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I was wondering why xVA, according to its definition, is applicable only to derivatives contract. For example shouldn't be applicable to corporate loans as well? The counterparty who borrowed the money has a probability of default therefore the risk free value of the loans portfolio is different than the actual one.

I understand that this is linked to the interest rates (i.e ir depends on the credit quality of the counterparty) but isn't it more consistent to calculate a “no-default value” and then reduced it by the expected loss due to the possibility of a default(CVA)?

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  • $\begingroup$ I guess theoretically you could apply "CVA" to loans/bonds. But that wouldn't be as consistent as using credit spread or hazard rate. Different coupons and maturities could make things really messy if you apply CVA to every unique loan/bond $\endgroup$ – Will Gu Apr 1 '18 at 4:56
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You are right, there's not much difference. I think the reason people don't talk about it that way is due to accounting. Derivatives are marked to market (thus requiring an accurate estimate of future credit losses, thus CVA) , whereas loans are typically carried on the books at par value, until they become impaired due to non payment in which case a provision is taken.

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I don’t think it is exactly correct to say that XVA only apply to derivatives. It is more correct to say they are more relevant to derivatives than cash products such as loans. The reason is that in cash products, the expected exposure is always known. If you have a $\$1m$ loan, your exposure is always $\$1m$ and the credit risk will be incorporated in the interest rate you pay on that loan.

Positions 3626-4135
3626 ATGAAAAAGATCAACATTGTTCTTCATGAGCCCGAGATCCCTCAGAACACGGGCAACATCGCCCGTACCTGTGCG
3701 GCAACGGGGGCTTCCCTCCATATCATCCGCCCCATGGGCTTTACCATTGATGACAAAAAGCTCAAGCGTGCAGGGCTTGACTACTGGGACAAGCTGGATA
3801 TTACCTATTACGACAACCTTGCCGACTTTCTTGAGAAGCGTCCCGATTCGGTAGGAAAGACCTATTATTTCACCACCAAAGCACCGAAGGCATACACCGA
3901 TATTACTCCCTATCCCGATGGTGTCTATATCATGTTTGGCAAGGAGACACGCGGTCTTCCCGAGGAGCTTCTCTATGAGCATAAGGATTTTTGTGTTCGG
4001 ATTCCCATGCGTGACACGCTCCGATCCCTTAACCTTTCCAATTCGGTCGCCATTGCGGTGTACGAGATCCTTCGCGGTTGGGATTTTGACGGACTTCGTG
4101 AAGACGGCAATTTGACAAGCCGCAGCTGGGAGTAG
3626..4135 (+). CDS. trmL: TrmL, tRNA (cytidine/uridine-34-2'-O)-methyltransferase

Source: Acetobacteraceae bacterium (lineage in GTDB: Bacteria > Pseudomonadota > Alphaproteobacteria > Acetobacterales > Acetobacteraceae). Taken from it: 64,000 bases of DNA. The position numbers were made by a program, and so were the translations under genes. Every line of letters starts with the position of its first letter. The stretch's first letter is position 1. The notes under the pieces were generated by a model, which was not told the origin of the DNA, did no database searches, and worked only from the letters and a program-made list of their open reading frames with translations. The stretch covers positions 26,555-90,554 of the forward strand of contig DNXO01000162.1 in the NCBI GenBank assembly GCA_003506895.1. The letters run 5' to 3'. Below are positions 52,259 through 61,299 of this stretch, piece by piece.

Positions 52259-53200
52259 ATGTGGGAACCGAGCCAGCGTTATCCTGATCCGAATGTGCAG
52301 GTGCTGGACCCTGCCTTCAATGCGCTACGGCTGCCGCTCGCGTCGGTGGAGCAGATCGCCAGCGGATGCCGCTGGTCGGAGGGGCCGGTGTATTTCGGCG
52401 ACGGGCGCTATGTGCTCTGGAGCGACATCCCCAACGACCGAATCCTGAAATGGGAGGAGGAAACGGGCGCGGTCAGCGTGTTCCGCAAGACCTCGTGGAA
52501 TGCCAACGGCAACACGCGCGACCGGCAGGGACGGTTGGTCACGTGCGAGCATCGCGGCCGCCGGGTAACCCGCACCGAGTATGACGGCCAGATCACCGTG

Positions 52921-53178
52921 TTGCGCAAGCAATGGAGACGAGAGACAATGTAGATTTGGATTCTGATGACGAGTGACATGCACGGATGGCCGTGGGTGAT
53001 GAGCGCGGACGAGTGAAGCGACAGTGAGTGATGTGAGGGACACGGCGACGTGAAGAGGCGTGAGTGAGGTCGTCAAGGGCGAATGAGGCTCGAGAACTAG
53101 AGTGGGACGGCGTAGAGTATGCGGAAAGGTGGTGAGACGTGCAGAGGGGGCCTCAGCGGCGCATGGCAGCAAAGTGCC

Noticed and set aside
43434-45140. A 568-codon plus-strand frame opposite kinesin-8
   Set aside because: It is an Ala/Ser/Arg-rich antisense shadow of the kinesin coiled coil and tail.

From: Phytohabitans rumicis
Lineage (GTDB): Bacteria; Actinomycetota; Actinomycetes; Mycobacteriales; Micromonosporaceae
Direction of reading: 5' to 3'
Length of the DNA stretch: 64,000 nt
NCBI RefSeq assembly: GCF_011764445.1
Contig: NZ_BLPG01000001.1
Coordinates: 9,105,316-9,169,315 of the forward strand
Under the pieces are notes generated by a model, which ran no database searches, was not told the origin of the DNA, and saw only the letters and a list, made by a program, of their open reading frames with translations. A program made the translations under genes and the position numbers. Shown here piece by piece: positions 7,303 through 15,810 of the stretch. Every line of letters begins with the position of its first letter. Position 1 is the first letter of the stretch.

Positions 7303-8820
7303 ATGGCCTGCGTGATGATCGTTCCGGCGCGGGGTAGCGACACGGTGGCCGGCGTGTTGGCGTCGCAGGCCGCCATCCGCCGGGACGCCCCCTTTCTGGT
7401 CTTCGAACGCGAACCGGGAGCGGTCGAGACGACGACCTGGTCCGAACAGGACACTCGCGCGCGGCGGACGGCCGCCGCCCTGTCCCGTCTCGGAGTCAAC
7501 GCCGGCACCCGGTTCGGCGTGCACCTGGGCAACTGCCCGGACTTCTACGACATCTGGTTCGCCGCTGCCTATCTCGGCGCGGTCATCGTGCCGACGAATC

On the other hands with derivatives, the exposure in the future is unknown ( it will depends on the levels of interest rates for swaps, of FX rates of FX products etc). It is thus much harder to asses the impact of a default in say one year time as the exposure in one year time is a random variable.

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I don't think that would be possible. First of all, take into account that these adjustments are useful for pricing and risk management (not accounting). So, for debt obligations we already have the traditional Credit Risk approach which "adjust" the price through the spreads. However, for the derivatives transactions (at OTC markets level) there was nothing similar, so these kind of adjustments can be used.

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For a portfolio of loans, the expected loss is considered as a cost and not a risk. Usually, one would compute this expected loss, price it in the loan's interest and set it aside (provision). The risk comes from the unexpected loss, it is computed as a value at risk or expected shortfall.

For a portfolio of bonds, you have issuer risk but not counterparty risk.

For portfolio of derivatives, you can't use the approach above because something as simple as determining the exposure at defaut EAD becomes very complicated and requires Monte Carlo simulation, so the market has come up with the CVA which is a price adjustment to take into account the risk that the counterpart could default, this CVA can charged to the counteparty, (partially) hedged, and it is subject to a capital charge (VaR on CVA).

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